A general partner who acts as the representative of the partnership should not engage in business that is similar to that of the partnership unless the limited partnership agreement waives this restriction. A violation of this non-competition obligation will entitle the partnership to the interests received by such general partner from the relevant activities if so resolved by a majority of all the other partners.

A limited partner should refrain from taking part in conducting the business of the partnership; otherwise it will be liable for the obligations of the partnership in such dealings as though it were the general partner. A limited partner however will not be held liable to a third party for providing consultation services or advice in connection with the business of the partnership, or for acting as an authorized agent of the partnership on a specific matter, or for providing a guarantee for the benefit of the partnership or the general partner.

Fiscal Affairs, Distributions and Dissolution
The general partner should provide each partner with the annual business report and financial statements and seek approval of such business reports and financial statements from no less than two-thirds of the partners at the end of each fiscal year. The financial statements should be audited if the capital of the partnership exceeds a certain amount set by the authorities. A proposal for allocation and distribution of gains or losses should also be submitted and acknowledged by the partners at the end of each fiscal year unless otherwise provided in the limited partnership agreement with respect to the timing of profit distribution.

Unless otherwise provided in the limited partnership agreement, profits of the partnership should be distributed among the partners in proportion to their respective capital contributions. No distribution should be made if such distribution would cause the partnership to become insolvent or unable to pay the necessary costs for dissolution and liquidation of the partnership.

A limited partnership will be wound up and dissolved upon:

  • occurrence of any termination event as provided in the limited partnership agreement, unless waived by a unanimous vote of the partners;
  • expiration of the partnership’s term, unless extended by a unanimous vote of the partners;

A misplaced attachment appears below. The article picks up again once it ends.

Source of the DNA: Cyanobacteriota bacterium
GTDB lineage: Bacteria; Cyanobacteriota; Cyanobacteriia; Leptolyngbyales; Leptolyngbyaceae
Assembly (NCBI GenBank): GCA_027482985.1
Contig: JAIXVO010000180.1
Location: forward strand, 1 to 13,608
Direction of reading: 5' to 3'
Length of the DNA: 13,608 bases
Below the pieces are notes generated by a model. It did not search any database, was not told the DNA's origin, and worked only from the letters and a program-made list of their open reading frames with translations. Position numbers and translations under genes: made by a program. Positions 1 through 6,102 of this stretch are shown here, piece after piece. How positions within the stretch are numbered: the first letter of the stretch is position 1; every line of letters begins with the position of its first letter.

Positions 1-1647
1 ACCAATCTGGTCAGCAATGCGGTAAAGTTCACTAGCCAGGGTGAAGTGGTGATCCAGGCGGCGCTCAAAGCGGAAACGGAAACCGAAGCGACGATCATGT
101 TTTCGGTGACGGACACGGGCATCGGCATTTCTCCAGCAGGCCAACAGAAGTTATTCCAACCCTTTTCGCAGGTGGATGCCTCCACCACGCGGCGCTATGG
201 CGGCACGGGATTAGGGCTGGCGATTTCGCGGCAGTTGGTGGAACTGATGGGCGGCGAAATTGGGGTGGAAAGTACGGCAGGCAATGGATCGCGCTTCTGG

• a unanimous vote of the partners;
  • bankruptcy; or
  • no limited partner or general partner remaining.
Going Forward
Some details about the rules are still subject to implementation rules to be promulgated by the authorities, including the capital contribution by means of credit or services, the verification of capital contributions and the auditing of financial reports. It may be also worth noting the following:

  • Confidentiality: Most information registered with the authorities (save for names of the limited partners) is a matter of public record. Although the limited partnership agreement filed with the authorities will only be available for review by an interested party, there may be concerns about the confidentiality of a Taiwan limited partnership.
  • Tax: This Act took more than a decade to go through the legislative process, and one of the key issues that delayed the process was preferential tax treatment. While the government finally decided to enact the bill first and tax the limited partnership the same way it would tax a Taiwan company, it plans to look into the possibility of preferential treatment on business tax in the future so as to further promote a better environment for entrepreneurs. 

This publication/newsletter is for informational purposes and does not contain or convey legal advice. The information herein should not be used or relied upon in regard to any particular facts or circumstances without first consulting a lawyer. Any views expressed herein are those of the author(s) and not necessarily those of the law firm's clients.